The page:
I recently had a chance to chat with Adam Christopher, the writer of the recently reviewed Empire State and the upcoming sequel, The Age Atomic. In the following interview, Adam chats his influences, his love of superheroes and his attachment to tea.
Tell us a little about yourself. Did you always see yourself as a writer?
I’ve always written, right from an early age. It was, thankfully, part of schoolwork – one session a week called “process writing”. I’ve still got a couple of exercise books from primary school, and they’re filled with mash-ups of my two favorite things at the time – Doctor Who and ghosts!
I grew up in New Zealand, and in 1985 (when I was 8) TVNZ started a big repeat of Doctor Who, starting with a couple of Patrick Troughton stories, then running through everything from Jon Pertwee’s first story, Spearhead from Space, through to the final story of the original series, Survival. So while I’m an Eighties child, my Doctor is, oddly, the Third.
That started my love of science fiction, and again I was fortunate in that our primary school had a great little library filled with the Target Doctor Who novelizations all of The Chronicles of Narnia, a tonne of David Eddings fantasy. Not bad, really! So while I was watching Doctor Who and Blake’s 7 on TV I was reading The Magician’s Nephew and The Belgariad (and lots of books about ghosts), and I was writing science fiction and fantasy of my own. Looking back it was wonderful that these were all encouraged. I hope writing fiction is still part of schoolwork today, especially for young children.
I did drift away from writing for a while – I continued during high school but then had pretty much stopped during university. It was when I moved to the UK in late 2006 that I really started to pick it up again and rediscovered my love for it. I also realized that if this is what I wanted to do then I had to take it seriously – in fact, it had to be the number one thing in my life. It’s a sacrifice to make, sure, but it was worth it. My first novel was a steampunk occult fantasy thing, which is trunked (forever, I hope) but which taught me a lot about writing and how to sustain a story over 100,000 words or so. After that I wrote Seven Wonders and then Empire State – Empire State sold to Angry Robot in 2011, and they took on Seven Wonders as well, which ended up getting switched around in publication.
With The Age Atomic, did you envision writing a sequel to the critically acclaimed Empire State?
I knew that there was more I wanted to write in the world – given the nature of the story I could move forwards in time with relative ease, as the idea I had was for more of a pulpy 1950s science fiction story than a pulpy 1930s detective novel. There are robots in Empire State, but they’re more steampunk machines. I wanted to use robots again – this time a whole army of them – and having touched on Prohibition in the first book I wanted to move on to the Red Menace and the bizarre mix of optimism and paranoia that seemed to characterize America in the 1950s. Enter Atoms for Peace, and their legion of atomic robots!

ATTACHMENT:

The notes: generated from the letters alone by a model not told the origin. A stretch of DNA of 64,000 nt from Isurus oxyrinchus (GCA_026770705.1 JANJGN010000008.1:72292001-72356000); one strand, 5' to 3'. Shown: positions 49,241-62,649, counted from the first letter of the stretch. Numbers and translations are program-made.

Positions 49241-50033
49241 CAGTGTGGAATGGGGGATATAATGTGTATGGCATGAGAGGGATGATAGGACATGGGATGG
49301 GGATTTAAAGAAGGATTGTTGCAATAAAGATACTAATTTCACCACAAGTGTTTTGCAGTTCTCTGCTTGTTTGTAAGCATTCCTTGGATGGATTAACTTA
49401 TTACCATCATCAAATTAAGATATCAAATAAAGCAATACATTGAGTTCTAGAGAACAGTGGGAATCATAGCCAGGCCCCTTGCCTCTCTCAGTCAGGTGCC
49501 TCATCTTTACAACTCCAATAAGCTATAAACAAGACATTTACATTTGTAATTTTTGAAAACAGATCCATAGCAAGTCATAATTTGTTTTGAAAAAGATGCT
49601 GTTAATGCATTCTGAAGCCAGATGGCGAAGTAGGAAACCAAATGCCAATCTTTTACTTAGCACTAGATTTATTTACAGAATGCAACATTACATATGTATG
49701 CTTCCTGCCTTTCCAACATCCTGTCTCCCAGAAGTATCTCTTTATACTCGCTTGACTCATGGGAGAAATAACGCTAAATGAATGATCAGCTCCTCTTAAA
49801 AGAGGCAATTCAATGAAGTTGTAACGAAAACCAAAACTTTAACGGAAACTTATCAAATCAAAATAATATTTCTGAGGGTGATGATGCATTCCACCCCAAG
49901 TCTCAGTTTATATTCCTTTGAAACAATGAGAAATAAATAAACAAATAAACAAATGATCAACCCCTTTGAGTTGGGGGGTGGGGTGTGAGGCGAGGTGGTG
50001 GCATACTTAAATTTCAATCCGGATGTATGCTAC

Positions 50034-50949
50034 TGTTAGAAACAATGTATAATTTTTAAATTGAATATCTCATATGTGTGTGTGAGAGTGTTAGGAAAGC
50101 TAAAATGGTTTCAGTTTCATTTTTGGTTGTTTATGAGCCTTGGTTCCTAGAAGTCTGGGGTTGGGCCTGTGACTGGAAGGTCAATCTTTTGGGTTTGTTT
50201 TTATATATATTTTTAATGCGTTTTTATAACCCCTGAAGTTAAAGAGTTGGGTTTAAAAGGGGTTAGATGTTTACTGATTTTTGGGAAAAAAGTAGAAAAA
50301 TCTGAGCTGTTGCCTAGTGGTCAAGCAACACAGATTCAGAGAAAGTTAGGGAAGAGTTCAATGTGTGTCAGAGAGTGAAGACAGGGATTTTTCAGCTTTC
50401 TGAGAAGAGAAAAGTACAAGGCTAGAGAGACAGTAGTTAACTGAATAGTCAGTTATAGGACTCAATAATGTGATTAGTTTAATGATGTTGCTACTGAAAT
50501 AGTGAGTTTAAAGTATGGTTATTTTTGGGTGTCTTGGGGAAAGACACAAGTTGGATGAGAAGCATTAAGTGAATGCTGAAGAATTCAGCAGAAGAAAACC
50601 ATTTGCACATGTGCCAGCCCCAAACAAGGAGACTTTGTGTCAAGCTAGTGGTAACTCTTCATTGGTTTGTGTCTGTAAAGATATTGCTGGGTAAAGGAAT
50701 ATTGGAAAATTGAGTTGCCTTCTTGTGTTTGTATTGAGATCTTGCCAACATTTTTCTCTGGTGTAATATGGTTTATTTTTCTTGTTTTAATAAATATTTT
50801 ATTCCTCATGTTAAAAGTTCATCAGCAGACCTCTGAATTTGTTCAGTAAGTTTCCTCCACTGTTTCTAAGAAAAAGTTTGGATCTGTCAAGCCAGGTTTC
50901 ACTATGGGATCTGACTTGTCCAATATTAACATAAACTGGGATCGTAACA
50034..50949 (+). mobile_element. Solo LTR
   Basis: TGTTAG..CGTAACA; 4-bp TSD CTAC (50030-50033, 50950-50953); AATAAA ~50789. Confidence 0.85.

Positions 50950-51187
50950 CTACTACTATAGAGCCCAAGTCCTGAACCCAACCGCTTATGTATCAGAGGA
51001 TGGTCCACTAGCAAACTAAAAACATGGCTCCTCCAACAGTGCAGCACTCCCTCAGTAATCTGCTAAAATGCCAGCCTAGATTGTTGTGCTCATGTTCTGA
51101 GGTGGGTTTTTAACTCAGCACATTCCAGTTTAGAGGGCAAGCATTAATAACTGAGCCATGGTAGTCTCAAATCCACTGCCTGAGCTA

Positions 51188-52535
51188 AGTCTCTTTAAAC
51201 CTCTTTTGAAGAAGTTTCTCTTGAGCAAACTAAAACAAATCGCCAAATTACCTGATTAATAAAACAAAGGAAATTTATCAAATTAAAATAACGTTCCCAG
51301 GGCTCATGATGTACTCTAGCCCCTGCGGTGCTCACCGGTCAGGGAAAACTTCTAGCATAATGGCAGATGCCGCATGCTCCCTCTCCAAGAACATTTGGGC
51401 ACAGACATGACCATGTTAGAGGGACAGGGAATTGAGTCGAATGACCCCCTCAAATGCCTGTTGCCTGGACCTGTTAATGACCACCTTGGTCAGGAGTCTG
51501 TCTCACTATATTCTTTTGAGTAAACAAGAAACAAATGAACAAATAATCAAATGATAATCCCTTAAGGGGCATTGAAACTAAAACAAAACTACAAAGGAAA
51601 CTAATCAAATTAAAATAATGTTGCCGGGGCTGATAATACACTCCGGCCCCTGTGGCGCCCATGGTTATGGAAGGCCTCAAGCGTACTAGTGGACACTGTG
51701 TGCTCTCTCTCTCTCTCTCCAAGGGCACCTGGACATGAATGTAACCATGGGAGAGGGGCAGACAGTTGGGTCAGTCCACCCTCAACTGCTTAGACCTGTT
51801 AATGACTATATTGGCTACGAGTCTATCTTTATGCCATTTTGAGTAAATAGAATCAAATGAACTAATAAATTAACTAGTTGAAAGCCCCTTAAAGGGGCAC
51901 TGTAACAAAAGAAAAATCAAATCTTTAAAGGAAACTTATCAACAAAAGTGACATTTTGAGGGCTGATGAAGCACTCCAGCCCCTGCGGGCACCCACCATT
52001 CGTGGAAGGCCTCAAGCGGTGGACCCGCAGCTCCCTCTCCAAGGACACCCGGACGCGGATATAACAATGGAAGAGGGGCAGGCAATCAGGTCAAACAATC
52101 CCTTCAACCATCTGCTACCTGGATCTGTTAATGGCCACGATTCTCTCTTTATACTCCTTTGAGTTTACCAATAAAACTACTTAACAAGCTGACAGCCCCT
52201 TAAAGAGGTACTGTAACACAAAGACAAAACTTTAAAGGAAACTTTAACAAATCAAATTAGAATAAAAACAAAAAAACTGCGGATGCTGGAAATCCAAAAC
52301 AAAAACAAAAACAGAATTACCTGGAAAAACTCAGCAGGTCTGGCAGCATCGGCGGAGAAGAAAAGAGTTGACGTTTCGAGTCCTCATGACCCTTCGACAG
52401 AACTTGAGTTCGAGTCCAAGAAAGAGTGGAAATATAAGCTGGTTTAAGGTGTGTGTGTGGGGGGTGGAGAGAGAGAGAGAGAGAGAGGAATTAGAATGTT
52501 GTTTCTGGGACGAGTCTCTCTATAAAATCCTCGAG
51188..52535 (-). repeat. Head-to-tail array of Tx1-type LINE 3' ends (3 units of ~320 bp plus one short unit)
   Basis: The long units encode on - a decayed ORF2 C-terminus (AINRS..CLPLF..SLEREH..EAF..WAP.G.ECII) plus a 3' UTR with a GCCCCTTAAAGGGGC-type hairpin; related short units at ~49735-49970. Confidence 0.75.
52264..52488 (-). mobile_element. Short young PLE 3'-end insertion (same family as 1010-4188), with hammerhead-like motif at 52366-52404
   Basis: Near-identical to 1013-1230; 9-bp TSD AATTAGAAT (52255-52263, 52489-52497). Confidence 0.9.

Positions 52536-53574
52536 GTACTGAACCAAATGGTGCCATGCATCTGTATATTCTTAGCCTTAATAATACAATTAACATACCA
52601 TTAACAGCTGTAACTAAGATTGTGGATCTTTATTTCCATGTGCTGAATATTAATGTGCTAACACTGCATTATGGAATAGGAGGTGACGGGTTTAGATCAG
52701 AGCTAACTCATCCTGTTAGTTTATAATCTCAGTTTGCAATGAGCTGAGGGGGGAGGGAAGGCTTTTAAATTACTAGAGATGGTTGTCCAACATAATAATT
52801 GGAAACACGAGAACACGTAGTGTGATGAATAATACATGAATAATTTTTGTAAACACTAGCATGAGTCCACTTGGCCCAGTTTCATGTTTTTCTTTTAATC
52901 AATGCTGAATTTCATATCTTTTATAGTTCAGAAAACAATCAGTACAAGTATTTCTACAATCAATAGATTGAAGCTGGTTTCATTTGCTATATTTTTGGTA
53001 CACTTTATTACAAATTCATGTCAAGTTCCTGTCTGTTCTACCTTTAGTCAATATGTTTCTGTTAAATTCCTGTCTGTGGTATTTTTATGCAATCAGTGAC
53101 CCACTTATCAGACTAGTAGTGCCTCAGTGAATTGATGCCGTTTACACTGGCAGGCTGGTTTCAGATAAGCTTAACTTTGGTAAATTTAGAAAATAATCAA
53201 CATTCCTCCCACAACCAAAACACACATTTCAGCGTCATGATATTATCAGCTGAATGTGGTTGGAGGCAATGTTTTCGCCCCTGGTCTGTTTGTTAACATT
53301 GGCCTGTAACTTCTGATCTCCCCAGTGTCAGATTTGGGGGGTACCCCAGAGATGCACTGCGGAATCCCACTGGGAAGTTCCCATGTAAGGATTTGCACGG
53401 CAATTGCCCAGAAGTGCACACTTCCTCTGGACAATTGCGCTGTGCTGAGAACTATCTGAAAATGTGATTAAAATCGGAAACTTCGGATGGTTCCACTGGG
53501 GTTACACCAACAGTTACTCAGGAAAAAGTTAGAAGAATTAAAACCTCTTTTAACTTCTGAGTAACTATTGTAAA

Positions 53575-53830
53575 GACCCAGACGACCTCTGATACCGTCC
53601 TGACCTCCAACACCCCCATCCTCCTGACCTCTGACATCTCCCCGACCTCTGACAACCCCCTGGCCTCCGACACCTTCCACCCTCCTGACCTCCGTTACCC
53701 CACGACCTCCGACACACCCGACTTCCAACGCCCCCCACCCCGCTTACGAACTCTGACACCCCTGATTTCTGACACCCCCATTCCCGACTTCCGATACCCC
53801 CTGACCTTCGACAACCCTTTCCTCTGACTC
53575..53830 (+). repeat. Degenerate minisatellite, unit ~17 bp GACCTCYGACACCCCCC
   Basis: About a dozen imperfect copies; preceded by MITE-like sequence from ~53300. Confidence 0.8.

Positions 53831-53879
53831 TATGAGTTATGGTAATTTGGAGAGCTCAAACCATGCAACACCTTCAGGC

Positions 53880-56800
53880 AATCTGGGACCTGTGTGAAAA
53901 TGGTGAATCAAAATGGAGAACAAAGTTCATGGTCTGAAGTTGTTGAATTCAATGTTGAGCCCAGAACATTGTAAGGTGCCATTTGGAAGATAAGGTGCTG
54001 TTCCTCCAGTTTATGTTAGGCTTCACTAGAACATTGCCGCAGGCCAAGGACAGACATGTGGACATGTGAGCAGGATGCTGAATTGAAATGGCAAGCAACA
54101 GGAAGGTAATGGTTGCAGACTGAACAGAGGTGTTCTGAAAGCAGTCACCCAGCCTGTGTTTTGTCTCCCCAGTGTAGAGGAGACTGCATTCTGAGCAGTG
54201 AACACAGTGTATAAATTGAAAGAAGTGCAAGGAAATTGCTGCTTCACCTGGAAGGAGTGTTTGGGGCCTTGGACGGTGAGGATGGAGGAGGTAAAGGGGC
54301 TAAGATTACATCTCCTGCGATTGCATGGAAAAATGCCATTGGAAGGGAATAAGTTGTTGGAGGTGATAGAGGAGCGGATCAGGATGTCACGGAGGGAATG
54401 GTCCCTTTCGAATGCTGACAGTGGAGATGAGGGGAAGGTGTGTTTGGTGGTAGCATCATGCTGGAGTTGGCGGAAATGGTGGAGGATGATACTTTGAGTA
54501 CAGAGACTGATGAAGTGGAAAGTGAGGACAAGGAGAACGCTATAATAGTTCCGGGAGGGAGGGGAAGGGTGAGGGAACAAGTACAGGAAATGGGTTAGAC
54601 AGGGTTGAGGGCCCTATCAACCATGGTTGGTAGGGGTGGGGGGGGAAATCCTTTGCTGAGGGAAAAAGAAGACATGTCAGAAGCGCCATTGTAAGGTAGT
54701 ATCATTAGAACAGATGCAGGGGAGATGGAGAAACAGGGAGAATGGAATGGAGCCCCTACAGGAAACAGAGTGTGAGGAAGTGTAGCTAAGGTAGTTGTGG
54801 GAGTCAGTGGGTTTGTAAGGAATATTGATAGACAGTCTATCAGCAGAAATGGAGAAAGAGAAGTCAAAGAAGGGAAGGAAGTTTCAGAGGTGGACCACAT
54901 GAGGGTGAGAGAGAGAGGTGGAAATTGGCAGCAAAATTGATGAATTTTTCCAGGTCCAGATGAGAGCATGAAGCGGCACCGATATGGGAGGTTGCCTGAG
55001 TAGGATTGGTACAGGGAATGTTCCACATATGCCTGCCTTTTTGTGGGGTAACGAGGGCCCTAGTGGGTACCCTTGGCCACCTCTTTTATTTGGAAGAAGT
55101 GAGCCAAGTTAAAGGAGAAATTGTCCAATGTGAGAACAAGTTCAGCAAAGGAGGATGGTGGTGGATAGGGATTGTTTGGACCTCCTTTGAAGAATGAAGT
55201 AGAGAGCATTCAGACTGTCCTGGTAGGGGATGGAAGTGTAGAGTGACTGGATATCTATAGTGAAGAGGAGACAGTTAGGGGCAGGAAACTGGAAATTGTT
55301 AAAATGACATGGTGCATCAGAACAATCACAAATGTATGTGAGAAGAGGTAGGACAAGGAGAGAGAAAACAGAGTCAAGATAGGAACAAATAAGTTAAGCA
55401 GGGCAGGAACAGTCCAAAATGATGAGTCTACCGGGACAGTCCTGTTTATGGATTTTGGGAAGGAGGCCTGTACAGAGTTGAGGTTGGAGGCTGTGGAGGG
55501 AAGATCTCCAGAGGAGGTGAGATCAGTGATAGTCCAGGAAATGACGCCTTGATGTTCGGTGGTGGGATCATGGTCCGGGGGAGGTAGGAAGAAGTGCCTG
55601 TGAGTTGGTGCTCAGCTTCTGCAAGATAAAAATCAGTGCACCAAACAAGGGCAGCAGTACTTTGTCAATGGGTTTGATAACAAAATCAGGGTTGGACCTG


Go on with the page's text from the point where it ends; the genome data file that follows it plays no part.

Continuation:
And I like Rad, the main character of both books. He’s an everyman hero, dragged along by events, the reader taken with him. I must admit I kinda enjoy dumping him into the middle of these crazy and dangerous situations. Alternate universes in the first book, and now a madman building a robot army. He takes it all in his stride, bless him!
Crafting a novel with alternate versions of the same city certainly seems like a daunting task. Did you find yourself struggling with any part of the novel or did you have a clear vision when you initially put pen to paper?
For Empire State, I had my story – Raymond Chandler meets the Rocketeer in Gotham City – and I just wrote it without worrying about whether so many different elements would fit together. It’s got superheroes, a dash of steampunk, a pulp detective, alternate universes, but they were all in the story I wanted to tell and each element serves a purpose. The Age Atomic was a little easier, as having established the world, I could focus more on a straight science fiction story, albeit one that’s still a little weird.
In Empire State, due to Wartime being in force, the city rations commodities from its citizens. Rad laments only having a small amount of coffee, something that would probably destroy my own productivity. What would be the one commodity you’d dread having only a limited amount of?
Tea! I couldn’t live without it – I love coffee, and I’d miss it, but tea is essential. I’m not sure I’ve ever noted how much I drink a day, but it must be half a dozen mugs, at least.